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Individual Highlight

Highly Dynamic Urban Forest in San Juan, Puerto Rico.

Photo of The southern part of the San Juan Bay Estuary, a hilly area with soils  derived from volcanic soils, is less densely developed and has higher  tree cover than other parts of the watershed. Tom Brandeis, USDA Forest ServiceThe southern part of the San Juan Bay Estuary, a hilly area with soils derived from volcanic soils, is less densely developed and has higher tree cover than other parts of the watershed. Tom Brandeis, USDA Forest ServiceSnapshot : Between 2001 and 2010, the urban forest in the San Juan Watershed in Puerto Rico was highly dynamic. Nearly 50 percent in trees originally sampled in 2001 had been removed or had died. However, growth of new trees exceeded mortality and resulted in an average increase of 40 trees per acre. The urban forest had a mean diameter growth rate of 0.39 inch per year.

Principal Investigators(s) :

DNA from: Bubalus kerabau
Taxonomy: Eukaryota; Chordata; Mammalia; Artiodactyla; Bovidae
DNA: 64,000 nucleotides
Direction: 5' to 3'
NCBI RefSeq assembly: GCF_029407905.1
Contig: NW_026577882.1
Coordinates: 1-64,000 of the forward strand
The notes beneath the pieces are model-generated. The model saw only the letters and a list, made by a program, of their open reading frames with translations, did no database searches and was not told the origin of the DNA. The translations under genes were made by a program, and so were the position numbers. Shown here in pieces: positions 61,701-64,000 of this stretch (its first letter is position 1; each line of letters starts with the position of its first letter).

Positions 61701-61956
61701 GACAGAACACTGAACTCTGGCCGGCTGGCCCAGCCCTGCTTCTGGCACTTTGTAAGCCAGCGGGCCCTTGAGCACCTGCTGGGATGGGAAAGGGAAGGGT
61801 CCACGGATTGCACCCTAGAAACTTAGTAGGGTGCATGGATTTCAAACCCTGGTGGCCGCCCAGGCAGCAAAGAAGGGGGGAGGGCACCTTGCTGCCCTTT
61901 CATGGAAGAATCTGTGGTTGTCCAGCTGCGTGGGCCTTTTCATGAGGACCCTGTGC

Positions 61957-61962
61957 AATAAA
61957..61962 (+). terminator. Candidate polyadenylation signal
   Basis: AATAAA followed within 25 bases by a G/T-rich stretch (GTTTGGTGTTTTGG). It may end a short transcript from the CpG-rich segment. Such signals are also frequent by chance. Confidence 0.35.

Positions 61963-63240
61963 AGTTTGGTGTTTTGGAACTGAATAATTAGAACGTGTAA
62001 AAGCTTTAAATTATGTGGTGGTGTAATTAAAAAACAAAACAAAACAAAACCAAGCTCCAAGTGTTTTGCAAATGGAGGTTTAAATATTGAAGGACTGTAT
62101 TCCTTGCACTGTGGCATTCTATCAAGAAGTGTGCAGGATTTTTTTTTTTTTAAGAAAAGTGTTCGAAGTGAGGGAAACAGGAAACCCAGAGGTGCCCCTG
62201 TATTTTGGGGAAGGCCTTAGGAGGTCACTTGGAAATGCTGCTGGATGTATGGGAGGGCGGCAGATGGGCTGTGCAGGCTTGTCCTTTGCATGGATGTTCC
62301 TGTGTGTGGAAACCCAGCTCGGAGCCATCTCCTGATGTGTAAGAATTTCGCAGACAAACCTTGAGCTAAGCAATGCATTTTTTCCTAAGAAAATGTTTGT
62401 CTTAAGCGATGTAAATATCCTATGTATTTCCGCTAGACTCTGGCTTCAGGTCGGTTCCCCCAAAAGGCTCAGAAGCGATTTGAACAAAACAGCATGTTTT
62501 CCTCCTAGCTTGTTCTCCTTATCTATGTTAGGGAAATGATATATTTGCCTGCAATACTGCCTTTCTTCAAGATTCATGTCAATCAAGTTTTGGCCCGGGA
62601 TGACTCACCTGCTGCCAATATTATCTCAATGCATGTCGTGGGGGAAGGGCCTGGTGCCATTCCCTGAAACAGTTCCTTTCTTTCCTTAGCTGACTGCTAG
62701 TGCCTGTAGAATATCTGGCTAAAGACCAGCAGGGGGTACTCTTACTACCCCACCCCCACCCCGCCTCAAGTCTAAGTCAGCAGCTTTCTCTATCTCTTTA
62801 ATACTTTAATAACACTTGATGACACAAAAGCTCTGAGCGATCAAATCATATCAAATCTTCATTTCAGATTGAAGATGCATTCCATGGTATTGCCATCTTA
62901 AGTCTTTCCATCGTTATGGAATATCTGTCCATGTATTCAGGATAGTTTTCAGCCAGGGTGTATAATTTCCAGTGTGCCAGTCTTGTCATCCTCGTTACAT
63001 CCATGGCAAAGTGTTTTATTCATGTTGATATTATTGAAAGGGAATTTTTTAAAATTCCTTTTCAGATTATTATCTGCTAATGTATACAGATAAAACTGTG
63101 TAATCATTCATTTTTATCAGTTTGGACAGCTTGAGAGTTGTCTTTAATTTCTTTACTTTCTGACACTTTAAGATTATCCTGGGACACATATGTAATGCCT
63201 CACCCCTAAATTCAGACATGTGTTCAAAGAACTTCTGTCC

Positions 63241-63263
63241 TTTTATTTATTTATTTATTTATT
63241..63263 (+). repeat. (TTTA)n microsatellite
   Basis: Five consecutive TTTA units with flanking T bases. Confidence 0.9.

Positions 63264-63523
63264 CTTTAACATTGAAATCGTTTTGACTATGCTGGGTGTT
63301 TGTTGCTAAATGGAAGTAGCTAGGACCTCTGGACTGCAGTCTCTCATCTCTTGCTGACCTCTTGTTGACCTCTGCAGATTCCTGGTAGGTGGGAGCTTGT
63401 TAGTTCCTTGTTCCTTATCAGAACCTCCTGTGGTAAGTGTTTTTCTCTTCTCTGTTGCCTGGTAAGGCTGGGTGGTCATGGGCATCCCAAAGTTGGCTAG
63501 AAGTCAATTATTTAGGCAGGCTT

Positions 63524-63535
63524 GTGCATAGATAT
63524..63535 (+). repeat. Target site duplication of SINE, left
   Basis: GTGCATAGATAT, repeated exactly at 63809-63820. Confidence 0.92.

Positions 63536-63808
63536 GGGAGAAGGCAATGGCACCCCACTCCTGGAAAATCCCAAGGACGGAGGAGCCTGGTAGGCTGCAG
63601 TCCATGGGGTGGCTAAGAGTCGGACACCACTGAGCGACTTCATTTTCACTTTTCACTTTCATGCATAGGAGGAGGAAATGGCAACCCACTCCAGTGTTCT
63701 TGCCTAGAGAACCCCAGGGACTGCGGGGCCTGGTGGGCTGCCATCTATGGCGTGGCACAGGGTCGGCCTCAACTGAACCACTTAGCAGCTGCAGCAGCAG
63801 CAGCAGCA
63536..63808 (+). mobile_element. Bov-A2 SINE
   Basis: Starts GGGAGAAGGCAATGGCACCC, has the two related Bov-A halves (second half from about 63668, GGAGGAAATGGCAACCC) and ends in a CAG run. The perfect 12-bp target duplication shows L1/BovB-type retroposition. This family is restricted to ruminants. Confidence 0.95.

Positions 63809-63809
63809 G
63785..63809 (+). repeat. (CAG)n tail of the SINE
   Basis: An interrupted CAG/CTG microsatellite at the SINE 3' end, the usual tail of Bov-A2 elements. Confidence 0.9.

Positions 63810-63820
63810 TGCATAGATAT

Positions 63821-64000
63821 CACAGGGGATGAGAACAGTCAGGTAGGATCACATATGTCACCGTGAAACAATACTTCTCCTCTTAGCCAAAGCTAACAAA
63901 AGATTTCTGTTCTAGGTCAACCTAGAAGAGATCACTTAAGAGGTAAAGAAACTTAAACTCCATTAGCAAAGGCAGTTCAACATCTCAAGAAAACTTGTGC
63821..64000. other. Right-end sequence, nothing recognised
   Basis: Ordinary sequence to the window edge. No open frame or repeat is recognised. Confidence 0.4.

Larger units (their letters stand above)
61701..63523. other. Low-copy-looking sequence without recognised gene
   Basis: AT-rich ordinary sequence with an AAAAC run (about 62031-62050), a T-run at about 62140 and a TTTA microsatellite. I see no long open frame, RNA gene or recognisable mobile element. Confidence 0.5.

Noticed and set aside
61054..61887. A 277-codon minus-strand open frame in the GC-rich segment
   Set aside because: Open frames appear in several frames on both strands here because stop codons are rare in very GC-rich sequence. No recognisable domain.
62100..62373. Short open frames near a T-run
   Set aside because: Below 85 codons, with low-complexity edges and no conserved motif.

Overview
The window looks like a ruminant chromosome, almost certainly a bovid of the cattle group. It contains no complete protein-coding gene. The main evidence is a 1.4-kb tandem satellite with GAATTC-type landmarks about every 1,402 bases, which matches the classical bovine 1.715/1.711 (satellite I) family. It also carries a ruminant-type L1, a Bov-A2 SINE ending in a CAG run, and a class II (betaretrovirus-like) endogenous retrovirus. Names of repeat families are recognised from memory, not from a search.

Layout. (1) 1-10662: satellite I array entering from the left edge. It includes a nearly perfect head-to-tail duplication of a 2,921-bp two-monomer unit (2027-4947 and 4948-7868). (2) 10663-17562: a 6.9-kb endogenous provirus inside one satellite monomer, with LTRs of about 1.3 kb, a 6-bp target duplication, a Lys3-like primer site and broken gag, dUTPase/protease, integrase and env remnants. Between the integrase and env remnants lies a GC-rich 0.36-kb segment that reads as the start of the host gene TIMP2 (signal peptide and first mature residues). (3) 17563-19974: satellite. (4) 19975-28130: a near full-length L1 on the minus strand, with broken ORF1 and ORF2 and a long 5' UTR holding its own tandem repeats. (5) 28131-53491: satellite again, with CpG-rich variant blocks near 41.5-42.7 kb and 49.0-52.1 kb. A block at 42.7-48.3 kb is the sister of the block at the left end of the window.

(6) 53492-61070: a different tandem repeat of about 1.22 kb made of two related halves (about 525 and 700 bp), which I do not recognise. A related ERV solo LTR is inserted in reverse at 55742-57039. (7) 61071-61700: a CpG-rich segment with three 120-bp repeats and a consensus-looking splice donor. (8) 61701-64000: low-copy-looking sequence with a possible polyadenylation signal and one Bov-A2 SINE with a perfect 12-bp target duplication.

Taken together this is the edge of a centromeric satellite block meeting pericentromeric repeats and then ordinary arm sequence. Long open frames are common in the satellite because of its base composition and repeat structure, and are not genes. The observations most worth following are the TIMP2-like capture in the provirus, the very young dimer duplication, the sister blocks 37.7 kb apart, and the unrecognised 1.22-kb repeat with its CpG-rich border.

Zipperer, Wayne C. 
Research Location : San Juan, Puerto Rico
Research Station : Southern Research Station (SRS)
Year : 2014
Highlight ID : 738

Summary

In 2010, 87 permanent plots, established in 2001 in the San Juan Watershed in Puerto Rico, were inventoried to assess changes in species composition and structure across urban land uses. Forty-nine percent of the trees (3,670 trees/acre) inventoried in 2001 died, but 64 percent of the trees (7,511 trees/acre) inventoried in 2010 had grown since 2001. Vacant lands had the highest and upland forests had lowest annual mortality rates. Species richness increased from 68 species in 2001 and 85 species in 2010. Natural regeneration in upland and mangrove forests accounted for most of the new stems added. Residential areas had the highest and vacant lands had the lowest richness. Trees grew fastest in residential areas (0.55 inch per year) and slowest in mangrove forests (0.12 inch per year). Overall, growth of non-native and invasive species was best correlated with human population density, whereas growth of native species was best correlated with tree density. Much of vegetation dynamics observed in the San Juan Watershed can be attributed to human activities.

Forest Service Partners

External Partners

  • Dr. Thomas J. Brandeis, FIA, SRS 4801
  • University of Alabama
  • University of Florida